A purely plant-based diet will minimize pesticide consumption resulting in less chance of cognitive decline.
A purely plant-based diet will minimize the threat of pork tape worms.
Lipoic acid is a critical component of the antioxidant network. R-Lipoic acid—as a micronutrient and a therapeutic agent—stimulated interest in clinical research because of its therapeutic implications for the metabolic syndrome, diabetic polyneuropathies, and neurodegenerative diseases such as Alzheimer’s disease.
People with the highest levels of the antioxidants lutein and zeaxanthin and beta-cryptoxanthin in their blood were less likely to develop dementia decades later than people with lower levels of the antioxidants.
In scientific studies, zeaxanthin and lutein are often described together due to their overlapping functions in the eye, but also because the human body can convert lutein into zeaxanthin (3Trusted Source).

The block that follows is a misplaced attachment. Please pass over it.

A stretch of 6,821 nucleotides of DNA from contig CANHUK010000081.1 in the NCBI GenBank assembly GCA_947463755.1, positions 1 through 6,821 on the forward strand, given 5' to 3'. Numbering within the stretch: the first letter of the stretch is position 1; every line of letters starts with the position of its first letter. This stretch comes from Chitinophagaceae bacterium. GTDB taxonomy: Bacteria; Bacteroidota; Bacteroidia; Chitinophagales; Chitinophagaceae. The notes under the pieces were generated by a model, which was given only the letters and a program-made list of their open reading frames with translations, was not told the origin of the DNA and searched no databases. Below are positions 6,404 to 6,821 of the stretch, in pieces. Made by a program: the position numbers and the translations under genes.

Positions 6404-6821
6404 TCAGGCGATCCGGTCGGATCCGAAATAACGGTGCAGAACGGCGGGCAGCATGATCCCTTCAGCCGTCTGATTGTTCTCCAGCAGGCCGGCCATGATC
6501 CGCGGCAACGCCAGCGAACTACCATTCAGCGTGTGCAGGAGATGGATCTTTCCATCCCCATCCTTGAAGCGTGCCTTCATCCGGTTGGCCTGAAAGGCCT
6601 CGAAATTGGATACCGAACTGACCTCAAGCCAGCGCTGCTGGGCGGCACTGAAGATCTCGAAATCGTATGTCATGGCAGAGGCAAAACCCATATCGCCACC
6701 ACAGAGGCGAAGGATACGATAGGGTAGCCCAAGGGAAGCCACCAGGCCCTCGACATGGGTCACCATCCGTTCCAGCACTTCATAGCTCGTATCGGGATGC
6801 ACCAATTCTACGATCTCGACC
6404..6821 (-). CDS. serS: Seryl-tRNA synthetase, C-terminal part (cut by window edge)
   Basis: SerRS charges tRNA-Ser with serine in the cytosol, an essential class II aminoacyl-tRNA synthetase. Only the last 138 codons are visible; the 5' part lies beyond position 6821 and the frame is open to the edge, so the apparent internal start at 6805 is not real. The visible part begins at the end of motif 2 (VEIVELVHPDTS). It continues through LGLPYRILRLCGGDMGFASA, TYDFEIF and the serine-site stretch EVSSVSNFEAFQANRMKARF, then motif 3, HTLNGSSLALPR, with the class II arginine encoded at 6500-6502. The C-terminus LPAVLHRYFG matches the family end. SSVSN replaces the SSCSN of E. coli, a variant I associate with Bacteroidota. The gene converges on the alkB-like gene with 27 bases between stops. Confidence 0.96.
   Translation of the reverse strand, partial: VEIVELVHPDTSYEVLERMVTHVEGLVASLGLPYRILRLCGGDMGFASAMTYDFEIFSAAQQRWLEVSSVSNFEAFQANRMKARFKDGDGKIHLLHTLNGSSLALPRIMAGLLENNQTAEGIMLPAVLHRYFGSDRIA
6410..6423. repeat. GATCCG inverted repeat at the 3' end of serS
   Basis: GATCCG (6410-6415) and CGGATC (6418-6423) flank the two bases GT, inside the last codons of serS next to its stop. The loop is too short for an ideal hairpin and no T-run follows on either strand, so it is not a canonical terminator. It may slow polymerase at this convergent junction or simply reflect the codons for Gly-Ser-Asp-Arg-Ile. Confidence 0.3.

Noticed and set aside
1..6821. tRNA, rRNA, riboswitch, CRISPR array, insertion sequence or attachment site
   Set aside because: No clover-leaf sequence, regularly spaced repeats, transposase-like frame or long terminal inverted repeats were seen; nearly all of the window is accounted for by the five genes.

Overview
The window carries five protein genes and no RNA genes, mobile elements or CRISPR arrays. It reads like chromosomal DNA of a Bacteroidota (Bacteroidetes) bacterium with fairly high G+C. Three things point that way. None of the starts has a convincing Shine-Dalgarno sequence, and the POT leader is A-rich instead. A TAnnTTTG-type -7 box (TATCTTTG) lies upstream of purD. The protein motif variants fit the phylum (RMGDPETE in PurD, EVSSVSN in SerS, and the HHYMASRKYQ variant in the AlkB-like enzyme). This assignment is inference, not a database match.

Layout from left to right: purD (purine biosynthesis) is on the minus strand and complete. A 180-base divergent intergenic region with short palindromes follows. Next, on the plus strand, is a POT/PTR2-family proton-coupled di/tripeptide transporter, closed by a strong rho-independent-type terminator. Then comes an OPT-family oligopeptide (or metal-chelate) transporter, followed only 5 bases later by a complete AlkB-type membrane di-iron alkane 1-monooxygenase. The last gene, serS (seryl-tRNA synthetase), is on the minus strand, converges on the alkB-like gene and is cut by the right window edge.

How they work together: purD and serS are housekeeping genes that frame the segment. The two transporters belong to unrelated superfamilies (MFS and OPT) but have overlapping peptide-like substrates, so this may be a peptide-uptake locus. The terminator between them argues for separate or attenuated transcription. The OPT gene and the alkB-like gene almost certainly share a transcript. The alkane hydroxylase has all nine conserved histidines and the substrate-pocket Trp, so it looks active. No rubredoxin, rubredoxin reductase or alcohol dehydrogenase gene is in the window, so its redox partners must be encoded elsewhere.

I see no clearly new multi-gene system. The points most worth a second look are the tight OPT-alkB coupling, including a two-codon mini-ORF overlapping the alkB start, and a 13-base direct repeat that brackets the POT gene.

Zeaxanthin is concentrated in the center of the retina, while lutein is found in the peripheral regions of the retina. Together, they form the macular pigment of the eye.
Lutein and zeaxanthin are found in green, leafy vegetables such as kale, spinach, broccoli and peas. Beta-cryptoxanthin is found in fruits such as oranges, papaya, tangerines and persimmons. Even lutein and zeaxanthin supplements improved cognitive function in community-dwelling, older men and women. Dark leafy greens are powerful medicine.
Cerebrovascular resistance index is the ratio of blood pressure to blood flow in the brain. Increased cerebrovascular stiffening, endothelial dysfunction may drive or operate in parallel to these cerebrovascular abnormalities. This study of 232 older adults showed diminished inferior parietal and temporal cerebral blood flow for patients with Alzheimer’s disease. Cerebrovascular resistance index was significantly elevated in amyloid-positive versus amyloid-negative cases, with additional elevation in patients with Alzheimer’s disease.